STRANGE BUT TRUE- Made cow disease: How bovines and others can kill


DRAWING BY DEBORAH DERR McCLINTOCK

Q. Plants can nourish and heal, but what are a few of Mother Nature's truly "wicked plants," such as the weed that killed Abraham Lincoln's mother? –S. Beauty

A. Cows that eat white snakeroot produce the poison milk that likely undid Nancy Hanks Lincoln, leaving behind nine-year-old Abraham, says Amy Stewart in her book of the above title. Milk sickness was so common that Milk Sick Ridge and Milk Sick Cove are still attached to Southern locales where the disease was rampant. 

      Stewart points also to a tree that sheds poison daggers, a glistening red seed that stops the heart, a shrub that causes paralysis, and a vine that can strangle– "you don't want to meet these in a dark alley." 

Other historical wickednesses include the poison hemlock that killed the Greek philosopher Socrates; ergot, a fungus that grows on rye and causes wild hallucinations, perhaps underlying the deranged behavior leading to the Salem witch trials; monkshood, with a toxin so powerful that Nazi scientists tested it in poison bullets. Even simple corn, when grossly overeaten, can cause the ghastly symptoms of pellagra, a syndrome that may have inspired European myths of vampirism in Bram Stoker's Dracula: pale skin that erupted in blisters when exposed to the sun, sleepless nights brought on by dementia and a morbid appearance just before death.

"Yet without question," concludes Stewart, "the world's most wicked plant is tobacco (nicotiana tabacum), responsible for the deaths of 90 million people worldwide."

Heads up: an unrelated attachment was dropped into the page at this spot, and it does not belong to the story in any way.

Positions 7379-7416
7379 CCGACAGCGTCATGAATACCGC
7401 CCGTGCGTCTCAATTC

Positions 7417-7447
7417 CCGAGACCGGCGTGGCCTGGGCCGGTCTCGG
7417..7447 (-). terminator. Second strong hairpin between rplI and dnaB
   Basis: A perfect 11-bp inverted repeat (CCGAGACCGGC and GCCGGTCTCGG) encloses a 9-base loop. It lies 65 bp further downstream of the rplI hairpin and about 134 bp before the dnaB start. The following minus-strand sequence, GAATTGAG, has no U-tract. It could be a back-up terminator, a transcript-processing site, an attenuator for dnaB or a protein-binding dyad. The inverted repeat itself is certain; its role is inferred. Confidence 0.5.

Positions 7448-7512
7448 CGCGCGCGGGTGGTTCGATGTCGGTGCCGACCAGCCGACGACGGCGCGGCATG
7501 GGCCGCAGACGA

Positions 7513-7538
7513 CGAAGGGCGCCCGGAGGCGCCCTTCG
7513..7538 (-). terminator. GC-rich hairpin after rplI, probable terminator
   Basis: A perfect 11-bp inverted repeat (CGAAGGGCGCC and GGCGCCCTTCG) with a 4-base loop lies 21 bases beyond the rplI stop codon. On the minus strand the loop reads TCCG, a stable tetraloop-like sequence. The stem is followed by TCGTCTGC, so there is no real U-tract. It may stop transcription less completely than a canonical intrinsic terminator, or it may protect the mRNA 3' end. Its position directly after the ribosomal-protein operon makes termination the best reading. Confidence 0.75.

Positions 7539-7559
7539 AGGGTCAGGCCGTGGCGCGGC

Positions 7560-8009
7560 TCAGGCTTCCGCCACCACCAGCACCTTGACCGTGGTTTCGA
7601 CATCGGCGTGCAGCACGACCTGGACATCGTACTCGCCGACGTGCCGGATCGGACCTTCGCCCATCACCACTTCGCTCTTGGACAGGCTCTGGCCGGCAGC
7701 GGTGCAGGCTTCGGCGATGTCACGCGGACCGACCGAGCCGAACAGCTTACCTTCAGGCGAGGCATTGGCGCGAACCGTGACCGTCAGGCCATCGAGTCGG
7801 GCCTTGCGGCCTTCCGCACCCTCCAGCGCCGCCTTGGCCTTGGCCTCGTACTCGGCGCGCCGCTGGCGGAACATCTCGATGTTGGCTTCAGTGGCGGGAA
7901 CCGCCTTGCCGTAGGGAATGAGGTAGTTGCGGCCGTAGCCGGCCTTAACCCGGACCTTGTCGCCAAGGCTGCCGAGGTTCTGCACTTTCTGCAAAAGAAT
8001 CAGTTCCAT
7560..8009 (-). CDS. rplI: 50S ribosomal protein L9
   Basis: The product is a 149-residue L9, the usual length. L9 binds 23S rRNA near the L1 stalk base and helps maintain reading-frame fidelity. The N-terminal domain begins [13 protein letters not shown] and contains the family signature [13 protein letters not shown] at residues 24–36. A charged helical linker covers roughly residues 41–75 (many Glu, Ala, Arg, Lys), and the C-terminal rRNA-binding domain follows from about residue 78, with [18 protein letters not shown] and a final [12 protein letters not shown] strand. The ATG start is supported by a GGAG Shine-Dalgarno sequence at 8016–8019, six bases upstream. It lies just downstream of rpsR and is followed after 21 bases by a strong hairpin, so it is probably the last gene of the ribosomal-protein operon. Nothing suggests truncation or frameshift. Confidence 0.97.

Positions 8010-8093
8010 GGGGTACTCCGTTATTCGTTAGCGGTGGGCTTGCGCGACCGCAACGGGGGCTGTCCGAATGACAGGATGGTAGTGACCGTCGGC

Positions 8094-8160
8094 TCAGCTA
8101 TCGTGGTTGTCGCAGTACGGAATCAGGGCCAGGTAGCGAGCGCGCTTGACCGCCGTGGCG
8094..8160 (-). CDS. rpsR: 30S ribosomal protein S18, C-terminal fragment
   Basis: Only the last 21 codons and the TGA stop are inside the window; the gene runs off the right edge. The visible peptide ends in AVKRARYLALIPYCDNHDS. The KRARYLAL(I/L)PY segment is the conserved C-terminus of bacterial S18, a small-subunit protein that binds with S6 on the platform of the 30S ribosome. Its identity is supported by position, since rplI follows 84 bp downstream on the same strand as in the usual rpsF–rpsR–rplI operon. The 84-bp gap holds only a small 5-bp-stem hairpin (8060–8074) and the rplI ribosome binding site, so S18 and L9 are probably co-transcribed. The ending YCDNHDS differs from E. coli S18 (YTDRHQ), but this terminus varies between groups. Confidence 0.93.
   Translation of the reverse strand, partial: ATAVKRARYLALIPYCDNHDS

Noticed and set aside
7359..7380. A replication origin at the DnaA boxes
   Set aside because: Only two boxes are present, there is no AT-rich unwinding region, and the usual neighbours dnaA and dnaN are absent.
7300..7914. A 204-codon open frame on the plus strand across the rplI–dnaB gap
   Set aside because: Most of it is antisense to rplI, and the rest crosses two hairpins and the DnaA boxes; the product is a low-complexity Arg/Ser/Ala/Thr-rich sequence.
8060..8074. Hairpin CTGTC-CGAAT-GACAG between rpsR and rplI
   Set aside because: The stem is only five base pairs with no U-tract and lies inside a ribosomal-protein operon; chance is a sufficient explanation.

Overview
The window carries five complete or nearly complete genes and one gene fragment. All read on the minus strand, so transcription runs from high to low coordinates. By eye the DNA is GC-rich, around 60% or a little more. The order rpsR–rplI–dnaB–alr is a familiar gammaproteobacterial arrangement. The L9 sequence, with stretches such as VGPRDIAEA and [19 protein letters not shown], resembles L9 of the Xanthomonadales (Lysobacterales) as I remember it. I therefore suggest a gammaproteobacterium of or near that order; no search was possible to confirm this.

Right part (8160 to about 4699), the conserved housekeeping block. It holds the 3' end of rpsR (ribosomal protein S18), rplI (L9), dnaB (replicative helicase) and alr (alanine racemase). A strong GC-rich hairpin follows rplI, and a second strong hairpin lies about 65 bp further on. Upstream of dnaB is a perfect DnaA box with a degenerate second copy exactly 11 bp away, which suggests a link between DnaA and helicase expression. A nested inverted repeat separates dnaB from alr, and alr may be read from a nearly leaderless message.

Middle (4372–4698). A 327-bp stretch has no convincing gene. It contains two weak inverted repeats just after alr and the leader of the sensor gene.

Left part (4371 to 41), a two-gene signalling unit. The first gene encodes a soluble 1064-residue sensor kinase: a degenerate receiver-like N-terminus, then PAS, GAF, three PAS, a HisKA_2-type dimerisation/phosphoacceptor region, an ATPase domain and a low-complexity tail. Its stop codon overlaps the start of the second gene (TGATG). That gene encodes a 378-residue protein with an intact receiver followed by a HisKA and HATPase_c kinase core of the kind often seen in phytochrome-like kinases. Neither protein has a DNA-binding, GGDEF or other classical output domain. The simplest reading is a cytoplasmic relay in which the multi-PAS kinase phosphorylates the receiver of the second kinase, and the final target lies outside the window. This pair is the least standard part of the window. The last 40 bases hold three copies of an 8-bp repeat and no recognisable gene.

Q. When is laughter not the "best medicine," far from it, in fact? Gelotophobes know this one all too well. –S. B. Cohen

A. "Gelotophobia," from the Greek "gelos" for laughter, means the fear of being laughed at and describes people hypersensitive to other's negative moods, says Constance Holden in Science magazine. They mistrust smiling faces and are unable to discriminate between friendly and hostile laughter, i.e., between teasing and ridicule. 

This was no laughing matter in the recent school shootings in Germany where the perpetrators reportedly had a horror of being mocked.

About 10 percent of the population has some degree of gelotophobia, note researchers Ilona Papousek and Willibald Ruch in the journal Personality and Individual Differences. In tests covering 74 countries, Scandinavians ranked among the least gelotophobic; the highest scores in Europe were from the United Kingdom, suggesting, Ruch says, that "maybe a well-developed sense of humor does not help where mockery and ridicule are cultivated too." 

Q. Love might be "blind," but wouldn't even blind lovers prefer pairing up with attractive partners? –R. Charles 

A. Some do, as discussed by University of Birmingham professor John Hull, who himself went blind, says David G. Myers in Psychology. A colleague's remarks on a woman's beauty would strongly affect how Hull felt. He found this "deplorable... What can it matter to me what sighted men think of women... yet I do care, and I do not seem able to throw off this prejudice."

Over-emphasis on looks seems unfair and unenlightened. As the Roman statesman Cicero expressed it two thousand years ago, "The final good and the supreme duty of the wise person is to resist appearance." 

A recent analysis of 100 top-grossing films found that attractive characters were portrayed as morally superior to unattractive ones, perhaps explicable in terms of everyday attitudes. But Hollywood's modeling doesn't explain why even babies– to judge from their measured "gazing times"– prefer looking at attractive over unattractive faces!

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Send Strange questions to brothers Bill and Rich at strangetrue@cs.com.

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